Married men who renounce their marriages to be priests

Cardinal Stickler’s A Case for Clerical Celibacy notes that historically a married man could renounce his marriage and its privileges (remain 100% continent and separate from his wife) in order to enter the major orders. Is this still possible today? And how does one go about it?

The 1917 Code of Canon Law (canons 990-991) required a dispensation from the Holy See for married men to enter major orders (cf. pg. 151 {PDF pg. 5} fn. 13 and pg. 160-61 {PDF pg. 14-15} fn. 42-43 and accompanying text of canon lawyer Ed Peter’s 49 (2010) 110-116Chicago Studies). Before the 1917 Code, only a wife’s consent in the presence of the bishop was needed.

And if married men can become deacons with the wife’s consent under the 1983 Code, are they also able to become priests (enter major orders) under the '83 Code?

We usually hear about married convert priests. Must they, too, technically renounce their marriage and its privileges, i.e., remain 100% continent and separate from their wife? This doesn’t appear to happen (cf. this blog).

[BIBLEDRB]Matthew 19:29[/BIBLEDRB]
[BIBLEDRB]Luke 14:26[/BIBLEDRB]
Is it possible for a married Catholic man today to do this?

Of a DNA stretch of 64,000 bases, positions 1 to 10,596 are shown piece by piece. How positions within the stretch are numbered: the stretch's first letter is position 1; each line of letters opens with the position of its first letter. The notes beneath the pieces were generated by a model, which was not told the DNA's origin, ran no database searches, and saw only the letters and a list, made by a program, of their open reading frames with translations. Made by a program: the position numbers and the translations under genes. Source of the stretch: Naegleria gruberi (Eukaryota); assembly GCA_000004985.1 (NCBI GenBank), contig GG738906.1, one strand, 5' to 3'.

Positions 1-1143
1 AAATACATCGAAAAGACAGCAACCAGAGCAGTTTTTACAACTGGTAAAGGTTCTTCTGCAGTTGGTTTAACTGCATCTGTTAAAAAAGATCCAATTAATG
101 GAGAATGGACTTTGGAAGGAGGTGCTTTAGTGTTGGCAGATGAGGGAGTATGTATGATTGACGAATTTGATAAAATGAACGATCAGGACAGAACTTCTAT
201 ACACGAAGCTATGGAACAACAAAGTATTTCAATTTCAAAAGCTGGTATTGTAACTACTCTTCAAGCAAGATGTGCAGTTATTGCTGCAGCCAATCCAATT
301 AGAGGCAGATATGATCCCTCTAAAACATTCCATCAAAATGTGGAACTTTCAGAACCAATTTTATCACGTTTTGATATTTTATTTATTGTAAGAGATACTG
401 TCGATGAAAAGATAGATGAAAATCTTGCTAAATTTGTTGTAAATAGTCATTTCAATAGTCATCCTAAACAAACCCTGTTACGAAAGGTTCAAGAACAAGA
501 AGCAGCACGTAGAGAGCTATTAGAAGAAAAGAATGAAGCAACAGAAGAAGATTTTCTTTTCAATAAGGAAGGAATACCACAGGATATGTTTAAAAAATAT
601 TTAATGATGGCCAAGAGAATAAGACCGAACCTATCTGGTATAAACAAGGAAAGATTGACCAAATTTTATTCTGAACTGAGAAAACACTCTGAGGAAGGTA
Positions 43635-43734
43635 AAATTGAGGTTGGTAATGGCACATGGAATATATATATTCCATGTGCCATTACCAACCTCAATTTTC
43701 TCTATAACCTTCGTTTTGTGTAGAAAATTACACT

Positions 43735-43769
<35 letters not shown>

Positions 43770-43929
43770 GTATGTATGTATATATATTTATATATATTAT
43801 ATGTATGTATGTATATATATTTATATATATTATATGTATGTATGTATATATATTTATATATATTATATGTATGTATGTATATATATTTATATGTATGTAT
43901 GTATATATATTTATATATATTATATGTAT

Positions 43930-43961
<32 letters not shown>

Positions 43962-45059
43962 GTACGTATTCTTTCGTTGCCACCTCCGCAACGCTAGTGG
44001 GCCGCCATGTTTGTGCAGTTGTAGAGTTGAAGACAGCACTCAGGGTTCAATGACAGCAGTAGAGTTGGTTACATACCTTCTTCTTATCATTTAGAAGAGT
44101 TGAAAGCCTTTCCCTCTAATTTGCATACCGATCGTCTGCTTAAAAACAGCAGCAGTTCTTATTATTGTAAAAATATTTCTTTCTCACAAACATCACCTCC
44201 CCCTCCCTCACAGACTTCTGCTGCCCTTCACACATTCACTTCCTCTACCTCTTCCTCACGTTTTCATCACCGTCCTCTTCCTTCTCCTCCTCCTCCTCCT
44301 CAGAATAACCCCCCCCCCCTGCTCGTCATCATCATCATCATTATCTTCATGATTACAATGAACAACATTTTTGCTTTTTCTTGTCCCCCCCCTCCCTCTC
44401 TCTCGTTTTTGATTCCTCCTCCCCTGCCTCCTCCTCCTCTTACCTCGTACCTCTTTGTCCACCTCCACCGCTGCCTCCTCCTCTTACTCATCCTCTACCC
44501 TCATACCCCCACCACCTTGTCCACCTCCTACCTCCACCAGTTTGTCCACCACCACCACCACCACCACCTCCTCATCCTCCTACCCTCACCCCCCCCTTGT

Thanks, and happy Easter!

Only if the wife wants to consecrate too.

At least the consent of the wife is required. And I imagine it’d need to be very good, very clear consent, not just bringing a signed paper. Children would need to be taken care of as well. A man with underaged children would be very unlikely to be ordained.

May the joy and happiness around you today and always.
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Which canon of Canon Law mandates this?

The example I provided is of an Eastern Orthodox convert to the Byzantine Catholic rite. Historically, eastern rite married clergy were allowed to cohabitate with their wives, but they still were required to remain 100% continent (at least within a certain amount of time of exercising priestly functions at the altar). I wonder what the current Eastern Roman Catholic Code of Canon Law says about this.

As the canon lawyer Ed Peters’s articles show, there appears to be a lot of ambiguity regarding this issue.

Are you referring to Council of Trullo canon 48.?

canonlaw.info/PDF-USCCB%20re%20277.pdf

Mr. Peters has been refuted, but he feels this is only an opinion. The Church’s actions and practices show that married men ordained to the diaconate are not held to the rule of celibacy if they are married; thus eliminates the requirement of perfect and perpetual continence.

I do not claim to know anything of married men renouncing their marriage to be ordained.

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